Aim: Cognitive visual dysfunctions (CVDs) reflect an impairment of the capacity to process visual information. The question of whether CVDs might be classifiable according to the nature and distribution of the underlying brain damage is an intriguing one in child neuropsychology.
Method: We studied 22 children born preterm (12 males, 10 females; mean age at examination 8y, range 6-15y; mean gestational age 30wks, range 28-36wks) with periventricular leukomalacia, spastic diplegia, normal intelligence (mean Full-scale IQ 84; mean Verbal IQ 97; mean Performance IQ 74), and normal visual acuity, focusing on higher visual functions. Brain magnetic resonance images (MRI) were analysed to establish the presence of lesions along the primary optic pathway, in the occipitoparietal and occipitotemporal regions.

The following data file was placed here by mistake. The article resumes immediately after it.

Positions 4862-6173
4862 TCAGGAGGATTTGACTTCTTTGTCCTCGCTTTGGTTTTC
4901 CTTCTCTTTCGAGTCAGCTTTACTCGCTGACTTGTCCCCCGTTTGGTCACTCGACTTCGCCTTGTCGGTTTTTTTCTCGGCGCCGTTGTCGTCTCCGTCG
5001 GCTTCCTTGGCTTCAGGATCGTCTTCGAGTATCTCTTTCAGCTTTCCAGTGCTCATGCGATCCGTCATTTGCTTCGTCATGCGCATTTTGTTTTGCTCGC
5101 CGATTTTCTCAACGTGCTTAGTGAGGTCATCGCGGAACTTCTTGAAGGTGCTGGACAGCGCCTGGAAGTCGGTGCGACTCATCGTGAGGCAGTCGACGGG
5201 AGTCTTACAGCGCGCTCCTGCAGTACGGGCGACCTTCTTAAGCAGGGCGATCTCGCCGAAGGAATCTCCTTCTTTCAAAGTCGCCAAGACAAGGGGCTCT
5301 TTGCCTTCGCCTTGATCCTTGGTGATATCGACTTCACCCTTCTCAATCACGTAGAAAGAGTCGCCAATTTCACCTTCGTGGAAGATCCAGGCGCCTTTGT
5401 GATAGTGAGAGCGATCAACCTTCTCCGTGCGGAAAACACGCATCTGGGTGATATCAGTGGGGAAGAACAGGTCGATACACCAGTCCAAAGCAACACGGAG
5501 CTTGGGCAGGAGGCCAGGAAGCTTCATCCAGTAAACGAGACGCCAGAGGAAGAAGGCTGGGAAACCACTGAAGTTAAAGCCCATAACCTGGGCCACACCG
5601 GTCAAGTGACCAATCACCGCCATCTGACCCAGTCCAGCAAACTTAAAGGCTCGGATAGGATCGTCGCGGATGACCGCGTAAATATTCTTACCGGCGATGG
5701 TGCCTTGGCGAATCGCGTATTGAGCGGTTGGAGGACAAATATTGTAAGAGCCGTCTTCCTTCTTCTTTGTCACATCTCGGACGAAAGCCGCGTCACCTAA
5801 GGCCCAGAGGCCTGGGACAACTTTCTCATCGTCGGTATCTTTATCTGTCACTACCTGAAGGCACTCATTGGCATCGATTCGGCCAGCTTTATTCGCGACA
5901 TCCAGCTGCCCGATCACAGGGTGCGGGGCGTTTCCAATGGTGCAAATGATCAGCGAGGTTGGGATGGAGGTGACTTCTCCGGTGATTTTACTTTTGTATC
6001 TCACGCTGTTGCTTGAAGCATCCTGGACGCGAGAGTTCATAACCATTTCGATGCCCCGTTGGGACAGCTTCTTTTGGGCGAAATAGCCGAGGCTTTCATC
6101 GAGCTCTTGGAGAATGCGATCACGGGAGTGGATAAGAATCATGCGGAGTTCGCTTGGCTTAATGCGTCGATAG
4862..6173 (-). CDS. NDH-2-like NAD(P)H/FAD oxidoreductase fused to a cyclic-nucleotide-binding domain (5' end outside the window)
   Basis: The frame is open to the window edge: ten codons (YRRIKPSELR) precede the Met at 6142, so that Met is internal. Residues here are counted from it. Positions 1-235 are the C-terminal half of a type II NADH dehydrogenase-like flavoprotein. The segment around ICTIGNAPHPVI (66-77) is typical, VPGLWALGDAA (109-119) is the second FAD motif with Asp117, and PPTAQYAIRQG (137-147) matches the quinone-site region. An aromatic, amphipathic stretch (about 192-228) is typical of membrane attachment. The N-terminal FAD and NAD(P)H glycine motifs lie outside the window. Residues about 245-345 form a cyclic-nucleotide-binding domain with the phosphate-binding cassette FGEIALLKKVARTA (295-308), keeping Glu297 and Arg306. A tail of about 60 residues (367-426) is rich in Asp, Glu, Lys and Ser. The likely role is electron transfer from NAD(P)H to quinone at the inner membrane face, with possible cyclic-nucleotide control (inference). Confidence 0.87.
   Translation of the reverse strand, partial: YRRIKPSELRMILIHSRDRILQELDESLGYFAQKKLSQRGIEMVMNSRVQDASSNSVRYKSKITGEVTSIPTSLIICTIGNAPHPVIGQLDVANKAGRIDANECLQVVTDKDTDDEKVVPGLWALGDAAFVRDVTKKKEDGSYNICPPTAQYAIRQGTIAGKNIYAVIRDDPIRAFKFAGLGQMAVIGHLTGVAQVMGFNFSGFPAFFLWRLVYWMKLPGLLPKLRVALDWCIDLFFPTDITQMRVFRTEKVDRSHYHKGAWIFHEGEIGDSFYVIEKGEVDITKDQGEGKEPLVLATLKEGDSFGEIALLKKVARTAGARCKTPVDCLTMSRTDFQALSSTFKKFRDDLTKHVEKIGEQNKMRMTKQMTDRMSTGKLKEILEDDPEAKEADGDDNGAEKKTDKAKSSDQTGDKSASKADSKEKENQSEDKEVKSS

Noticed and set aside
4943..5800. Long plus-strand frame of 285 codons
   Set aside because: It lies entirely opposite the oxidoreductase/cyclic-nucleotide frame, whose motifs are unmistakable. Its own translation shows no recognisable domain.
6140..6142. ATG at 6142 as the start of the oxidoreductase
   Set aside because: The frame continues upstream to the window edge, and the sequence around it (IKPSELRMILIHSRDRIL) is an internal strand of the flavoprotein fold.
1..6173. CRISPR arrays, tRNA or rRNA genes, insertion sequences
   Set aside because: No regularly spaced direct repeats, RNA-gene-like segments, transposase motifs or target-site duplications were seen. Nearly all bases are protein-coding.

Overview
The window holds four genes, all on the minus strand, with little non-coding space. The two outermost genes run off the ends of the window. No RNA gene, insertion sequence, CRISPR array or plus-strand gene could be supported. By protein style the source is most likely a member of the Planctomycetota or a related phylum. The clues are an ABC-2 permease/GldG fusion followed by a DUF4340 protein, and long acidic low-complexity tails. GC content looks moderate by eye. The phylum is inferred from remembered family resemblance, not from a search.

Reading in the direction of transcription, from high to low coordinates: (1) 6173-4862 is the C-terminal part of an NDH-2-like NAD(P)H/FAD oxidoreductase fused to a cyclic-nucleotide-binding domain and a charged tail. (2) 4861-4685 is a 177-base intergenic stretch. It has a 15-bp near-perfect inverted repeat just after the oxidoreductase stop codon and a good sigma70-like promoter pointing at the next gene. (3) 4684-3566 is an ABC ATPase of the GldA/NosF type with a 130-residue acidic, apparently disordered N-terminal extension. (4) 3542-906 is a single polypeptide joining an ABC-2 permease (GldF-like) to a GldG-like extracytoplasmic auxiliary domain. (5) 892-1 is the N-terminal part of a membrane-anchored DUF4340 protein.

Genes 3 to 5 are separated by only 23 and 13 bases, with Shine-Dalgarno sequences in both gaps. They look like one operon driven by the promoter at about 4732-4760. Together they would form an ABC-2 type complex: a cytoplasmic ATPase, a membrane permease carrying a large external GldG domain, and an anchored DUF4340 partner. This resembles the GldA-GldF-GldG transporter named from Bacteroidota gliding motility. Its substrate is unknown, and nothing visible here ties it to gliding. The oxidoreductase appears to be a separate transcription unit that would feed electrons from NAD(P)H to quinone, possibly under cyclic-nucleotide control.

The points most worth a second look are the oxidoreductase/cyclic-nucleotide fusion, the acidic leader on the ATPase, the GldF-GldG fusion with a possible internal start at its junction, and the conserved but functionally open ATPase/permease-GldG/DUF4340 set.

Results: Most children displayed an uneven cognitive profile, with deficits in visual object recognition, visual imagery, visual-spatial skills, and visual memory, and sparing of visual associative abilities, non-verbal intelligence, and face and letter recognition. Conventional brain MRI did not document major alterations of parietal and temporal white matter, or cortical alteration of areas involved in visual associative functions.
Interpretation: We suggest a widespread involvement of higher visual processing systems, involving both the ventral and dorsal streams, in preterm children with periventricular leukomalacia. The lack of major alterations on conventional MRI does not exclude the possibility of malfunctioning of higher visual processing systems, expressing itself through discrete CVDs. Possible mechanisms underlying these neuropsychological deficits are discussed.